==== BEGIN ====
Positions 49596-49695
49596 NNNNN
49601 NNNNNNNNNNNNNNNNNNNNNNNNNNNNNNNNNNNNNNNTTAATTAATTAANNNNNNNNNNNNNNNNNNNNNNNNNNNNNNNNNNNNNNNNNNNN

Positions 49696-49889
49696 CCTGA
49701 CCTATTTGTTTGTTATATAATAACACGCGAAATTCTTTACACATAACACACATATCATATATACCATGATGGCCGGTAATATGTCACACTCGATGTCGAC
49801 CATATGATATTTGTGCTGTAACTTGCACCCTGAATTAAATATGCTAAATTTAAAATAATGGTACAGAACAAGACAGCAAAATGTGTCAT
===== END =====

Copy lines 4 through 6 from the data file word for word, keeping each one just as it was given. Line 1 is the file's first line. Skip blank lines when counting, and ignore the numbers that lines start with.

Positions 49696-49889
49696 CCTGA
49701 CCTATTTGTTTGTTATATAATAACACGCGAAATTCTTTACACATAACACACATATCATATATACCATGATGGCCGGTAATATGTCACACTCGATGTCGAC